Flirting with the Taboo at the Cairo Festival for Contemporary & Experimental Theatre
“That was something, wasn’t it?,” my dad mutters with a forced nonchalance.
We are driving out of the parking lot of El Gomhoureya Theatre in downtown Cairo. It’s 9:55 p.m. on the 18th of September, day nine of the Cairo International Festival for Contemporary & Experimental Theatre (CIFCET). My dad had decided to join me at the last performance of the evening, a Moroccan adaptation of Jean Genet’s 1947 one-act play, The Maids, by Iraqi director Jawad Al-Asaadi. In this production of the Genet classic, the tension is high as the two maids (Jalila Al-Talmasi and Rajaa Khirmaz) take turns pretending to be their mistress. Their relationship oscillates frantically from beat to beat: one minute, one of them sadistically attempts to choke the other to death; the next, they straddle each other, discussing the mistress’s last sexual encounter. It’s undeniably homoerotic.
My father is, of course, right. Al-Asaadi’s adaptation wouldn’t be flagged as obscene or graphic on a Berlin or New York stage; yet here in Cairo, as a part of the Silver Jubilee programming of a state-sponsored festival, it’s something.
“I’ve never seen subjects like that discussed on stage before.”
I keep my amusement at his referring to queerness and female sexuality as “subjects like that” to myself and tell him, instead, that sexuality is not exactly a unique subject in theatre, even though it might be in this city.
I’ve explicated the elephant in the room on this ninety-five-degree night. Two blocks later, still awkwardly quiet, we pass by a traffic light. A decaying billboard close by, which has probably been there for over a year, announces that Arabs Got Talent will be accepting new auditions this summer. On one side of it, a huge sticker quoting Islamic Hadith reminds women to cover up. On the other, graffiti of President Sisi’s face adorns the wall. I ruminate over the conversation with my dad. It’s not that this is the first time censorship has come up since the beginning of the festivities. Yet the conversation with my father is the one that hits me most because I find his thinly veiled internal conflict so emblematic of the paradoxes of the Arab middle class: wanting to engage with cosmopolitanism and all it offers in culture, yet being flustered at the first threat to a conservative worldview. That paradox is in the very billboards before us. The signal turns green.
I ponder over the thing I have enjoyed most about the festival so far, which is the apparent absence of censorship. A lot of the performances (which are often graphic, explicit, or political) wouldn’t have passed the censors here if they were being presented by an Egyptian company as an Egyptian production, or if they were being presented outside the festival.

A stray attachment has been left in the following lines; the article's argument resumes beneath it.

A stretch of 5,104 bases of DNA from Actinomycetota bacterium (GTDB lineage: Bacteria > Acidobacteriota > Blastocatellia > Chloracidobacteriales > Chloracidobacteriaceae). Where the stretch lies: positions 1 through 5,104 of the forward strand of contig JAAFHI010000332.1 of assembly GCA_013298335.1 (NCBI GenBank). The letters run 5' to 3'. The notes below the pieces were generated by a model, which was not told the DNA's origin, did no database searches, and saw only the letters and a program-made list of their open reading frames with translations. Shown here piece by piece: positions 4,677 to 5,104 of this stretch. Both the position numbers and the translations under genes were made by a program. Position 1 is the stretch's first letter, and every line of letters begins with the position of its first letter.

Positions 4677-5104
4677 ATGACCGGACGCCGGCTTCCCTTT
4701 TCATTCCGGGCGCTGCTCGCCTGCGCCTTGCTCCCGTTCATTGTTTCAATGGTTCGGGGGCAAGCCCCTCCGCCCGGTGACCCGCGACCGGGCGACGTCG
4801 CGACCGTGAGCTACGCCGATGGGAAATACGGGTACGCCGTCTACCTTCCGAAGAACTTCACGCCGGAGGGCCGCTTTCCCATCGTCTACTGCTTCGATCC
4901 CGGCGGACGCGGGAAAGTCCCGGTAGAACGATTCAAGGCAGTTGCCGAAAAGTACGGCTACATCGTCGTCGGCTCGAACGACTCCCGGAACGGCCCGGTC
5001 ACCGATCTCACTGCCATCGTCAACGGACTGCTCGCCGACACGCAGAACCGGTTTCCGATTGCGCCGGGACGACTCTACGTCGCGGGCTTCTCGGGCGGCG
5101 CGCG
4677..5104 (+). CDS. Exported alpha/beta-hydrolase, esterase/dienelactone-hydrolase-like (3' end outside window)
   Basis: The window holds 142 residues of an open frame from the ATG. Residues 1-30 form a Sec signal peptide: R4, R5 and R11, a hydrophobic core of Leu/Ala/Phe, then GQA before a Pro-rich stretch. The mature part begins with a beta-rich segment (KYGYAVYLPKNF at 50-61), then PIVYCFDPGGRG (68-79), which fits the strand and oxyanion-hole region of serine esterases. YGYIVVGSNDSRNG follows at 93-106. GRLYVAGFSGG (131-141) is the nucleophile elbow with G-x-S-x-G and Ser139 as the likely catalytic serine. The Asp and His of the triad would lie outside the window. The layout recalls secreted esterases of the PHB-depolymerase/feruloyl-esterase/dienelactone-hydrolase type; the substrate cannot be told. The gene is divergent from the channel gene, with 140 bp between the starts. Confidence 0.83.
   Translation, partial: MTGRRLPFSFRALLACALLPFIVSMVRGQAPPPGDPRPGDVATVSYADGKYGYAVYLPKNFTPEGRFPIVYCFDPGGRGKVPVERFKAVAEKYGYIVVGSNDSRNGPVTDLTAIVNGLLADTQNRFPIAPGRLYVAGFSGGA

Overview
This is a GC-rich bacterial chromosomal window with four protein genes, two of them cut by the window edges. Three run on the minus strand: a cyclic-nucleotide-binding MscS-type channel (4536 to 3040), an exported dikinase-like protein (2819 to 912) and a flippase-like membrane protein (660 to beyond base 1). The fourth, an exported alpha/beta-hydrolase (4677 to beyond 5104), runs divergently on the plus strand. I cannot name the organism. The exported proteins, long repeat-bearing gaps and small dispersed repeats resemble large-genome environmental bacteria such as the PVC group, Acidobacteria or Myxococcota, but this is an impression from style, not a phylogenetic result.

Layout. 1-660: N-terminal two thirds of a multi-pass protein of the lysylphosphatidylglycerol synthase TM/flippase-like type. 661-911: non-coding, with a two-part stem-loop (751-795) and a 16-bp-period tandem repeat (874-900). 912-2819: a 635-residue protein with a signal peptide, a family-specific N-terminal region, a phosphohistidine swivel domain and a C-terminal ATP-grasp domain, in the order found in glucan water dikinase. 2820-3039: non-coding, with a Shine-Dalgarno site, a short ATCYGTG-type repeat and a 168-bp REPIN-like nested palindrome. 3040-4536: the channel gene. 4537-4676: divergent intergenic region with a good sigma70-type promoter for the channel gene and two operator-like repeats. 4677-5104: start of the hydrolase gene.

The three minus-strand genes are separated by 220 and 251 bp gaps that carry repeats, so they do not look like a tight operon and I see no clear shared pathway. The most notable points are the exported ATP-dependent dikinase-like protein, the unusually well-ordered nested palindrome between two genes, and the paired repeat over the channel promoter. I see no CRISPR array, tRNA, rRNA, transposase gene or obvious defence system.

Despite being a vibrant community of politically engaged artists and scholars, Egypt’s theatre scene, for political and structural reasons, is reminiscent of Peter Brook’s “deadly theatre.” The majority of widely produced theatre is state sponsored, and the subjects artists are encouraged to present are often depoliticized historical fiction or farce. This policing is executed by the Censorship Bureau, an-ever-growing major department of the Ministry of Culture with branches in every governorate in Egypt. Every book, film, television, or theatrical production to be circulated in Egyptian arts establishments must pass by the censors before release, and the censors cater to the aforementioned anxieties of the middle class. Just this summer, a dozen young actors were acquitted after having spent six months in a military jail for producing an anti-military play in a community club, which offended audiences despite receiving prior approval from the censors.
Despite being a vibrant community of politically engaged artists and scholars, Egypt’s theatre scene, for political and structural reasons, is reminiscent of Peter Brook’s ‘deadly theatre.’
CIFCET is unique in its positionality because it challenges the constraints and stagnancy of this scene in ways that go well beyond censorship. The festival has three key components: the workshops, the conference, and the performances. All free of charge and open to the public, these initiatives allow local theatre students, artists, scholars, and everyday theatregoers (a tragically diminishing demographic in Egypt) to learn more about emerging styles, themes, and scholarship in experimental theatre communities from all around the world. While the festival does not categorize performances by theme, aesthetic, or country of origin, the selection committee this year seems to have been invested in showcasing works that explore migration, displacement, and the diasporic experience. This emphasis gave way to multiple joint productions between Arab and Western companies.
A particularly well-received production was the Syrian-German joint production Hadra Horra (Free Presence). The highly stylized, contemporary dance piece subverted modern pop costuming and iconography to create visceral images that pertained to the experience of Syrian displacement and diaspora. The dancers—some German, some Syrian—employed a contemporary German dance aesthetic reminiscent of Pina Bausch. A particularly salient moment happened towards the middle of the performance when the stage lit up in sharp red and the dancers disappeared. A suitcase was left standing center stage—the only prop left—and it began to shake violently for almost a full minute as tunes from Syrian folklore were interspersed with moments of silence. When the suitcase finally broke apart and a dancer escaped from within, a choreography that evoked a sense of entrapment began.